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Scopelitis Labor & Employment eNewsletter: A Note on New Requirements for the Reimbursement of Employee Expenses

by A. Jack Finklea, Sara L. Pettinger, David D. Robinson, Donald J. Vogel

Dec 27, 2018

 

A Note on New Requirements for the Reimbursement of Employee Expenses

Illinois recently became the ninth state or district to mandate reimbursement of an employee’s expenses. The new amendment to the Illinois Wage Payment and Collection Act, effective January 1, 2019, requires reimbursement for all “necessary expenditures or losses” incurred by an employee within the employee’s scope of employment. Illinois’ new requirement looks much like California’s reimbursement requirement under California Labor Code Section 2802. Treatment by the courts may therefore follow suit, at least with respect to the type of expenses that may be deemed reimbursable.

Lesson 1: Required Reimbursements Likely Include Mileage and Cell Phone Expense

A “necessary expenditure” under the new Illinois statute includes costs required of the employee yet which primarily benefit the employer. Although specific examples are not included in the statute, it seems reasonably certain that expenses related to mileage reimbursement for travel during a shift, uniforms, and required cell phone or internet access would be included. On the other hand, although some losses must be reimbursed, losses due to an employee’s negligence, normal wear, or theft are generally not included.

Lesson 2: A Written Policy May Limit Reimbursement Amounts

A written expense reimbursement policy should be implemented, and it should reiterate the statute’s limit on reimbursements to expenses supported by a receipt turned in within 30 days of incurring the expense. What is more, a written policy on reimbursements can limit the reimbursement to reasonable amounts, even if the actual expense is greater. For example, an acceptable policy may state that cell phone expenses will be reimbursed at a particular monthly rate even if an employee’s actual rate is much higher, as long as the reimbursed rate is not so low as to be considered non-existent or de minimis.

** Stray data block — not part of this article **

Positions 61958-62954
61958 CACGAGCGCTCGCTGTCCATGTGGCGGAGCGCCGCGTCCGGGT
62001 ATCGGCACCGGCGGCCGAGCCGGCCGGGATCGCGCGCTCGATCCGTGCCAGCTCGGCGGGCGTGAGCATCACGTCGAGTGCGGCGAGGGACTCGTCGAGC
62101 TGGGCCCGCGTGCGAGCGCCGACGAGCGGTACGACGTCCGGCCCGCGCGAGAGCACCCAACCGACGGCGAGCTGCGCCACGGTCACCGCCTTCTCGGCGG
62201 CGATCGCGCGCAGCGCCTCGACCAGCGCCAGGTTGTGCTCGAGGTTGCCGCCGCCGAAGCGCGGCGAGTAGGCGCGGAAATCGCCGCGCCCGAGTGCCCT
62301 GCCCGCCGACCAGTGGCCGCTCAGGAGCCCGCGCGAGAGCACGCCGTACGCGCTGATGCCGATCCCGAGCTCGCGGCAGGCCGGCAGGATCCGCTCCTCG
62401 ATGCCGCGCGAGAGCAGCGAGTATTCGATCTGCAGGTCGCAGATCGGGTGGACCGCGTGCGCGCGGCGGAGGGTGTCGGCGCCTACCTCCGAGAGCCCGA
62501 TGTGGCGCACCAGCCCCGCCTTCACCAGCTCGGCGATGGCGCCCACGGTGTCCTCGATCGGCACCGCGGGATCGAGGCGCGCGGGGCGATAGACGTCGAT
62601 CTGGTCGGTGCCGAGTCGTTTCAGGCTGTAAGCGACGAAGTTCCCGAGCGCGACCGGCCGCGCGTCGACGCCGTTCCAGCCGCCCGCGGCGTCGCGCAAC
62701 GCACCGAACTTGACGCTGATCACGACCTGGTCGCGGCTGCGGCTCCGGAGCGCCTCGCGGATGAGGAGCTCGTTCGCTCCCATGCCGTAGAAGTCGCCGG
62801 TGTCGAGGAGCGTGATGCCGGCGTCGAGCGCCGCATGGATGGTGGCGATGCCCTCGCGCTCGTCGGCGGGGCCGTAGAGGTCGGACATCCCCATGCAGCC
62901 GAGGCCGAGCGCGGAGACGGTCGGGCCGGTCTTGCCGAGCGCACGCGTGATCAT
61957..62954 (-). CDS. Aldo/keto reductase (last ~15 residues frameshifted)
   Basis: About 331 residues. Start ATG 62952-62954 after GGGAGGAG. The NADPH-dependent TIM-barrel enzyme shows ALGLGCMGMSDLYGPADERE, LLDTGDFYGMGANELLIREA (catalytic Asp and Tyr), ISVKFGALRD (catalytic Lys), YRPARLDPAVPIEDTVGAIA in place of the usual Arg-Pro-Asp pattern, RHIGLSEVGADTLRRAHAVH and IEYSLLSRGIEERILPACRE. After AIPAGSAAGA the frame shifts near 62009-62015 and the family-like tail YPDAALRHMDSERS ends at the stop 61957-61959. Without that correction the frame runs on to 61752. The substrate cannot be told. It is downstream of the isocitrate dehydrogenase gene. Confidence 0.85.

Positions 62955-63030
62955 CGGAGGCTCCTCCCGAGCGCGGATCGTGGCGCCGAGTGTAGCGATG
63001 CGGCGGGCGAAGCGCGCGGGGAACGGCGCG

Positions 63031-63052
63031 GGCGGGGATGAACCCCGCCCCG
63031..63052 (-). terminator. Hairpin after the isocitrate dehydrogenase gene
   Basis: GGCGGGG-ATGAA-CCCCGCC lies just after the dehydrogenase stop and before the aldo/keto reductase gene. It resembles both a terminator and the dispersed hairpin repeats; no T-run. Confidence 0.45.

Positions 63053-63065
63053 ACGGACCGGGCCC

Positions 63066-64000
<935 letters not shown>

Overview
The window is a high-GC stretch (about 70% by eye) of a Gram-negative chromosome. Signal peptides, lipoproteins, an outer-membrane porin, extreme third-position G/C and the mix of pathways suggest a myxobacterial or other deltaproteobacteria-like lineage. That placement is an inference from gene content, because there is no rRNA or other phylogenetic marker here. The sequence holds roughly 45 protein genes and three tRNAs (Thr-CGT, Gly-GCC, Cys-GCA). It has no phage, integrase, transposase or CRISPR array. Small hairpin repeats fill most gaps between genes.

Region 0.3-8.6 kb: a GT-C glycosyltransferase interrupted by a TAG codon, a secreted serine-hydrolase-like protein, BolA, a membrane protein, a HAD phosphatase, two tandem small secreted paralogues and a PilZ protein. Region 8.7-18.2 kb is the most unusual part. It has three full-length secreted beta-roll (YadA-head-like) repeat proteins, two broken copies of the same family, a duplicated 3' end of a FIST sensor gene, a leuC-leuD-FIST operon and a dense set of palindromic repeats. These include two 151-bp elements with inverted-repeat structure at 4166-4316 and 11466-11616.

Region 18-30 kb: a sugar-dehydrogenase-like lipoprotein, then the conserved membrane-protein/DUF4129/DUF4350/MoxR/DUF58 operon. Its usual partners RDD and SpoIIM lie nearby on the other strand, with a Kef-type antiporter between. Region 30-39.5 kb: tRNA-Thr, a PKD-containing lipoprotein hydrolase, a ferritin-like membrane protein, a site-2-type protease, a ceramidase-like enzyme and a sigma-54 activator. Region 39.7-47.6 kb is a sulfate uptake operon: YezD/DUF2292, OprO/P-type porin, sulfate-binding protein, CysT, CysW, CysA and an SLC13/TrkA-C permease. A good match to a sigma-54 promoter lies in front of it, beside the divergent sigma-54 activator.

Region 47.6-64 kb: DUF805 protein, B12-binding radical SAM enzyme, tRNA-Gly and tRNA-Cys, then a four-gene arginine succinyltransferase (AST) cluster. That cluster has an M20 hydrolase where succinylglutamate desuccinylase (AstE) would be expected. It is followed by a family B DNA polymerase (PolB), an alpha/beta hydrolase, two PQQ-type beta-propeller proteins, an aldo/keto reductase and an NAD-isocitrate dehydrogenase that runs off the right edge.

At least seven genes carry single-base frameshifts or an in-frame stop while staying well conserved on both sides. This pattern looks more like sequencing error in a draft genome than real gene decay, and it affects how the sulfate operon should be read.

Lesson 3: State Requirements Aside, Federal Law Speaks to Employee Expenses

Employers who have no operations in the nine states or districts that now require reimbursement of expenses must nevertheless consider federal wage and hour laws relating to employee expenses. Although no express federal reimbursement provisions exist, expenses incurred by employees will be considered in determining whether an employer has complied with the Fair Labor Standards Act’s minimum wage requirement. Specifically, only “free and clear” amounts paid to employees are considered in the minimum wage calculation. Expenses incurred by employees for the benefit of the employer, e.g. – fuel for an employee-owned vehicle on company business, would not be considered free and clear and would therefore detract from the employee’s stated hourly rate.

The new Illinois reimbursement requirement is contained within a statute that expressly provides not only for penalties, but also for potential class action treatment. California’s provision has of course spawned a multitude of class action complaints against motor carriers, and the new Illinois provision may, itself, lead to a substantial increase in class action filings in Illinois. Protections and liability limitations nevertheless exist. For questions relating to reimbursement obligations and compliance, please contact Jack Finklea, David Robinson, Don Vogel, or Sara Pettinger.

 

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Scopelitis practice area newsletters are intended as reports to our clients and friends on developments affecting the transportation industry. The published material does not constitute an exhaustive legal study and should not be regarded or relied upon as individual legal advice or opinion.

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